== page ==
Jason G, Feb 16, 2018
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  13. Jason G

    kellys_eye

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    What is JA11 (or JA14 for that matter?)

    Connect your meter negative lead to ground (the ground at the main smoothing capacitors would be best) and then use the positive probe to measure TP1 and TP2.

    They should both read the same (albeit one will read positive, one negative) and at the junction of both those resistors it 'should' read 0V.
     
    kellys_eye, Feb 16, 2018
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  14. Jason G

    Jason G

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    Sorry those points were right on the pin of the output transistors. see below.

    Could you highlight where you would prefer me measure ground from? i've been using the main chassis ground


    upload_2018-2-16_11-13-30.png

    upload_2018-2-16_11-14-46.png
     
    Jason G, Feb 16, 2018
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  15. Jason G

    kellys_eye

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    Speaker negative leads or anywhere on the schematic that is labelled 'AG'.
     
    kellys_eye, Feb 17, 2018
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  16. Jason G

    Jason G

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    Ok speaker ground (-) to JA11 (TP1)= -0.06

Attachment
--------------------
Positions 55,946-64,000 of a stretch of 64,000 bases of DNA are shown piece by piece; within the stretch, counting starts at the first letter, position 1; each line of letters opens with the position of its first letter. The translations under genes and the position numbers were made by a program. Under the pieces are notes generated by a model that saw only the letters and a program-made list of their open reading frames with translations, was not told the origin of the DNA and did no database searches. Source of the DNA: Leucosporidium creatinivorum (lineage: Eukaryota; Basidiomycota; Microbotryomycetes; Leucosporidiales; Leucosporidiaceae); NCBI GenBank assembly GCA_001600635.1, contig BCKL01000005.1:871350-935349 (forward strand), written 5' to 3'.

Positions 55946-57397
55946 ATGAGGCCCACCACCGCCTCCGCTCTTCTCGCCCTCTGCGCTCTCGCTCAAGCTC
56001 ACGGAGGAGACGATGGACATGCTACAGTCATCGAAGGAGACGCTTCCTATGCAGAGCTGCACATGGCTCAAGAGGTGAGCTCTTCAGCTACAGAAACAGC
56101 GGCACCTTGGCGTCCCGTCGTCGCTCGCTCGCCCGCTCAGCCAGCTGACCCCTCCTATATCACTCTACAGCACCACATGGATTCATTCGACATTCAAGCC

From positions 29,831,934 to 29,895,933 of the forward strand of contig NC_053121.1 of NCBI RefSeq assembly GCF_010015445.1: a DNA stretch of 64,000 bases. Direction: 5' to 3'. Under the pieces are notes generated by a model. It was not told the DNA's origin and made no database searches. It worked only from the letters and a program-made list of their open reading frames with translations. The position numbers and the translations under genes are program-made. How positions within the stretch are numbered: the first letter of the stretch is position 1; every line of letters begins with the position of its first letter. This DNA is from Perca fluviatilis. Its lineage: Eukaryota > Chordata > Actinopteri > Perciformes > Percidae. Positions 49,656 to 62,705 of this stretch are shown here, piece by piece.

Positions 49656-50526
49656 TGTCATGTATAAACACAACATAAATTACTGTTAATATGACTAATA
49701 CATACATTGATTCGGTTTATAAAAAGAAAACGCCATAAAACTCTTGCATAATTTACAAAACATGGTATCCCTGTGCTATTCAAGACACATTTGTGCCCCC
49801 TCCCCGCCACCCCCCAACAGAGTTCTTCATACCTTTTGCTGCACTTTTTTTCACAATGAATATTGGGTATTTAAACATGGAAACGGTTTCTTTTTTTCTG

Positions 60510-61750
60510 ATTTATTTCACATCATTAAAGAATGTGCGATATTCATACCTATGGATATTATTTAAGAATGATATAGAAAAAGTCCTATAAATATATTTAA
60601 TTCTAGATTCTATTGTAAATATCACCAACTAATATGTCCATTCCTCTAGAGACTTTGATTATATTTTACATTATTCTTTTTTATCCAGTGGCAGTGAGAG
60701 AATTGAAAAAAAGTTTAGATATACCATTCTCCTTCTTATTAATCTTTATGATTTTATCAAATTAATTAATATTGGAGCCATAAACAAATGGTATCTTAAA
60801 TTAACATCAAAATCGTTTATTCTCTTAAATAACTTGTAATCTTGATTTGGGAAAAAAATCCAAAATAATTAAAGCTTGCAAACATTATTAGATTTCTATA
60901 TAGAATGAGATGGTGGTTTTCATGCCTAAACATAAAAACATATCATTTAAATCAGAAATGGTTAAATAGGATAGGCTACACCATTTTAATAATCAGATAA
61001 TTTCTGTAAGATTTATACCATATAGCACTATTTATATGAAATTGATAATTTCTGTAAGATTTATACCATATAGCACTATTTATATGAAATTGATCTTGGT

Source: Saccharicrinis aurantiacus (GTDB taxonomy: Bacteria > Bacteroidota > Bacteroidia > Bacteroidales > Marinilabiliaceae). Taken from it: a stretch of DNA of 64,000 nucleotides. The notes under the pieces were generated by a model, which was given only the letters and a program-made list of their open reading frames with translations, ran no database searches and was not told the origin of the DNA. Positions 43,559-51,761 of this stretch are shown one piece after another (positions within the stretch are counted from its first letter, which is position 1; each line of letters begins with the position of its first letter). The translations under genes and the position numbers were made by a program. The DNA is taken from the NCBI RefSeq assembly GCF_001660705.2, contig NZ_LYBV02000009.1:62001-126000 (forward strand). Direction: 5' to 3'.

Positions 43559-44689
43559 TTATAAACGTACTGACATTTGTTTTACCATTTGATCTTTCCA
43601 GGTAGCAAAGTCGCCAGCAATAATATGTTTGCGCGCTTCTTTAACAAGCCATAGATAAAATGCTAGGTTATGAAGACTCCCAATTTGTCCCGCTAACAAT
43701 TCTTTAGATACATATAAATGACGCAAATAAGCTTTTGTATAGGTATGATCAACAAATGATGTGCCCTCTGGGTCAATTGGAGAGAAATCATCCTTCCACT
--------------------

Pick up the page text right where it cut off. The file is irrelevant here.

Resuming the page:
Speaker Ground (-) to JA14 (TP2) = 0.11

    What do you think?
     
    Jason G, Feb 17, 2018
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  17. Jason G

    kellys_eye

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    The voltage sounds ok - ideally they are equal but to achieve that would require messing with the biasing resistors but the fault isn't being caused by such a small difference.

    Since the headphone jack is at the amp output it points to the SPEAKER being damaged - probably by the original fault causing a spike in the output. If you can find a different speaker to use temporarily this will prove the cause.
     
    kellys_eye, Feb 18, 2018
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  18. Jason G

    Jason G

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    Hey there, already tried another speaker and get the exact same result. Clean signal until i hit a certain volume point, then distortion.

    At low output i can push the bass and it sounds great, then i push the volume just a bit more and its distorted.

    Question:

    Do you see an issue with the replacement output transistor specs? I listed them in the first message. My hunch has been that maybe the bias registers are now not right? I know other types of amps have pots for bias control so not sure?

    Where do you suggest I go from here? any specific components you suggest I just replace to see if that helps?

    The headphone jack output was clean but i never pushed the volume that high as there isnt a way to listen to them as they would be blaring loud and un-listenable.